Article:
Hi. On Sunday my 2007 Toyota rav 4 limited with 4 wheel drive stalled on me. Turns out it was the alternator. Every time the battery was given power it worked but stopped as soon as the cables came off. Replaced it with a new but cheap one. Now the car shakes. It started when I was driving from the mechanic. The first hour or so it shook like crazy when stopped or started. Now it shakes randomly. The check engine light is not on. Up until then there were no real problems. The car has 101k miles and gets regular oil changes. Please help! What could the new problem be? Also, any advice on finding a good mechanic? I always feel like I’m being ripped off but can’t tell you how.
Maybe this will help you find a good mechanic.
" stopped as soon as the cables came off. "
I hope you meant jumper cables and not the battery cables in the car.
Yes, I meant jumper cables.
You may need to have the alternator looked at now. Make sure the main connections in the charging circuit are clean and snug tight.
Testing the battery and inspecting/cleaning the battery cable ends might be a good idea and it’s something that should have been done when the alternator was replaced along with making sure the charging circuit has not blown a fusible link due to the failed alternator.
I might add that I may have misread the post and took it to mean that the not running when the battery cables were disconnected is a current problem.
When a battery is disconnected the computer will lose it’s adaptive memory. Untill the computer relearns this adaptive memory by driving the vehicle, the engine may run rough and the transmission may shift a little differently. As long as the Check Engine light isn’t on, keep driving the vehicle until the computer relearns it’s adaptive memory.
I’m not sure what being a girl has to do with your automotive problem, but ten years from now, if you’re asking yourself why you don’t get the same treatment as your male counterparts, remember this moment.
I fully agree with Tester, but I also think you may have a serious problem with your battery. The charge and discharge cycles cause a scale to build up on the plates of a battery as it gets older. The scale will flake off and start shorting out the plates, causing the battery to not hold a charge. Usually once this happens, its a once and done for the battery, but you could have this as an intermittent problem in the early stages.
The bad thing is that if intermittent, it could be missed by your mechanic. It could also be the reason that your old alternator went bad and it could ruin your new alternator as well. It could also be the cause of a change in the voltage level provided to the computer, causing it to go a little wacky at times and disrupting its learning cycle.
If this is an older battery, more than 4 years old, I would suggest that you get it replaced. If its the original battery, then it is going on six years old and really should not be trusted.
Unless I’m missins something, that battery’s over 5 years old. It’s time for a new one. Without a good battery, the alternator can’t do its job. They go hand in hand.
The first thing I’d check regarding the shaking is to make sure whoever replaced the alternator didn’t accidentally knock a spark plug wire loose.
I bought a new battery for my daughters saturn last summer at a parts place that does free battery swap. I asked are you going to use a memory saver? I got the what look but he went to ask one of the more experienced staff. The guy came with a battey saver and said I don’t mind you asking, just last week we did a honda without one, computer hosed, would not run right and we were on the hook for $200 for repairs…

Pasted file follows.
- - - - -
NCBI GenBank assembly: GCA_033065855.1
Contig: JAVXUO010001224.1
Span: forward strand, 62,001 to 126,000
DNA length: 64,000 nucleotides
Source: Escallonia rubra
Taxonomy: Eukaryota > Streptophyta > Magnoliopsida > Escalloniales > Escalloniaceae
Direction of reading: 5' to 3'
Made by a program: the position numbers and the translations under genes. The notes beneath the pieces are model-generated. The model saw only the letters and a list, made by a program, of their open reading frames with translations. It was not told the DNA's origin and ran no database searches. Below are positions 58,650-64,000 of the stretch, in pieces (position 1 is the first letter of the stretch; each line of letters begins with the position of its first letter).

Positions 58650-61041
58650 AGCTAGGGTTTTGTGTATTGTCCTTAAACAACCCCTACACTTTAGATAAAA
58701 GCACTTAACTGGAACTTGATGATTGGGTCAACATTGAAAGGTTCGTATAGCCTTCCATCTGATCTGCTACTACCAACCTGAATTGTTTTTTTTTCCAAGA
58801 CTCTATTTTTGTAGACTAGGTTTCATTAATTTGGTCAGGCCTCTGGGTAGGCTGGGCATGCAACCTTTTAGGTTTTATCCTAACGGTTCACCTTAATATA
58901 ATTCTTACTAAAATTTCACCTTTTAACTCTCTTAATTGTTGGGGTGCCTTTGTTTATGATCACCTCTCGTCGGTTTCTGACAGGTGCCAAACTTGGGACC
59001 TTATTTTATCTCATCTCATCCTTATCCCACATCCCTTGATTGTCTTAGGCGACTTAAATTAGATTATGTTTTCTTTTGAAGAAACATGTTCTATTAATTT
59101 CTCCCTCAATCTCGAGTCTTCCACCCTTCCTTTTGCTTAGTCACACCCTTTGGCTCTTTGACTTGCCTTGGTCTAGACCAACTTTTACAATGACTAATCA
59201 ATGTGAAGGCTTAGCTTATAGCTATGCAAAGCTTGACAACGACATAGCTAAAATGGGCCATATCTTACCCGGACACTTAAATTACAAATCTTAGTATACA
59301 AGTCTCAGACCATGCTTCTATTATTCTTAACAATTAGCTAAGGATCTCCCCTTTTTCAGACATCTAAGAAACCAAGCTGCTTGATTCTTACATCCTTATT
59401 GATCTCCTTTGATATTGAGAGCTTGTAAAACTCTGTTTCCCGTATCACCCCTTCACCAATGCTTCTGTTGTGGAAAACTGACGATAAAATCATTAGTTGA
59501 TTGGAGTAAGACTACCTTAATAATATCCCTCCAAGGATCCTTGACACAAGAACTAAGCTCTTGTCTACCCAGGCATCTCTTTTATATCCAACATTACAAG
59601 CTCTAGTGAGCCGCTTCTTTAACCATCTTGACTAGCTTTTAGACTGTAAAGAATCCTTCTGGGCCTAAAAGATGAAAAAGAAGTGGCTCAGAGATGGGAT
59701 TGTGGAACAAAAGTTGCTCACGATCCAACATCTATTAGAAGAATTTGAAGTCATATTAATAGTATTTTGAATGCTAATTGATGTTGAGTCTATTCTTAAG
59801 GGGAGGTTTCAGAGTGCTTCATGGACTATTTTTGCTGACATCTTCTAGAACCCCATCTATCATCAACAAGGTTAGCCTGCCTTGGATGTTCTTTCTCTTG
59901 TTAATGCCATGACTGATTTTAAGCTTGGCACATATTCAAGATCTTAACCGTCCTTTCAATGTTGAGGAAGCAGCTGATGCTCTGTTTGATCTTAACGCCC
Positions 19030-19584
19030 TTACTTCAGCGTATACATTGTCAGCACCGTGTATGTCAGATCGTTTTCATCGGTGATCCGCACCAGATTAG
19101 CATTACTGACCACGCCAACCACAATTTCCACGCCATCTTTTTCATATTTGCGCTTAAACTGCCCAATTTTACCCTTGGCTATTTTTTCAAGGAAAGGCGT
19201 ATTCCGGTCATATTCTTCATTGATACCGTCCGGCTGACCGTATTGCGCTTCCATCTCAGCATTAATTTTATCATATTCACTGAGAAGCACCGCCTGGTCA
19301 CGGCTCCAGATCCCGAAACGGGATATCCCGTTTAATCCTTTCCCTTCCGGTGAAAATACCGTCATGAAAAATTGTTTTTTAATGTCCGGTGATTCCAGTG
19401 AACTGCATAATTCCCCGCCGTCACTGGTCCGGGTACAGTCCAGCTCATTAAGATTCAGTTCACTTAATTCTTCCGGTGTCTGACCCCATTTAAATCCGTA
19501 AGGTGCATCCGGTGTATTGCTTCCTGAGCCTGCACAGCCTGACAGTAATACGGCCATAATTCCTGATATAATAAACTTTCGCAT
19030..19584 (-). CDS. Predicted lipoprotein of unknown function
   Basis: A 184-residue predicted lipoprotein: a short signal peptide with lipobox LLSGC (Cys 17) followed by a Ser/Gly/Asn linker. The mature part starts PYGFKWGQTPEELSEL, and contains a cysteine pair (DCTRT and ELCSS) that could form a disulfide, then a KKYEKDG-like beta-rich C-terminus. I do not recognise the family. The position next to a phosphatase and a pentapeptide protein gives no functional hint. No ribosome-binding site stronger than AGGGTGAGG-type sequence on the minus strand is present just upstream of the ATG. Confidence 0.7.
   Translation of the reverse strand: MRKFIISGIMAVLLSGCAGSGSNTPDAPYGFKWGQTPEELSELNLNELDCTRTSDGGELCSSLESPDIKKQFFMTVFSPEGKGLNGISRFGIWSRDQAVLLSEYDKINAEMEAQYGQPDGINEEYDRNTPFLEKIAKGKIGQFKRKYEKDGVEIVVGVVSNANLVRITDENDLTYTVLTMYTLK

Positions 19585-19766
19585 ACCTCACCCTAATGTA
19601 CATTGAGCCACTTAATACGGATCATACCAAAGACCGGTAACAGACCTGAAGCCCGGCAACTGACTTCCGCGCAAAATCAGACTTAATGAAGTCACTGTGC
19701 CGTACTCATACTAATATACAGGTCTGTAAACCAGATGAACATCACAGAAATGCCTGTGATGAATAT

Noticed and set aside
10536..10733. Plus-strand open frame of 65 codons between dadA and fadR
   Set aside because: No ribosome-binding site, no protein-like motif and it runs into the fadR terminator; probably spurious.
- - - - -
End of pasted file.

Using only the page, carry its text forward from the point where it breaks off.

+1 to @db4690. 5 years is average lifespan for an automotive battery. Time for a new one.
All good ideas above …
@Dearnina84 … the best way to find a good inde mechanic is to ask your friends, relatives, co-workers, fellow church goers, etc, anybody you have a personal relationship with, for a recommendation of a local shop they’ve used and had good luck. From among those shops, choose one that has the most experience with working on Toyotas. Then – this is the important part – when you arrive at the shop, tell the shop owner who it was that recommended you to them. This gives the shop owner to give you good service, as if you are not satisfied, the shop may lose business not just from you, but from those that recommended them to you.
The next thing is to remember that cars are complicated, and even the best shops won’t produce perfect results. They’ll say the car is fixed, and after you drive it a few times, you’ll discover it isn’t. Or something else isn’t working. There’s always a bit of a guessing game going on with car repairs, and some experimentation, swapping out of parts, etc, is usually the most cost effective way to discover what’s causing the symptom. But a good shop will continue without complaint to work with you to solve the problem, for as long as it takes, until you are satisfied with the results.
Re your specific problem, if this were my car the first thing I’d do is take it to one of the Big Box auto parts/repair stores (like Sears) and ask for a charging and battery system test. Usually this service is provided gratis by these places. Then, if the problem remains, post the results of the battery and alternator test and folks here will be happy to offer opinions.
It may be that the replacement alternator is no good. If it was binding up, that could cause engine shaking. There are a lot of reports here of offshore rebuilt parts having problems right after installation. Many auto parts stores have testing jigs that can test alternators. That’s another option. But you probably would have had to purchased the alternator there. Or you could just buy an OEM alternator.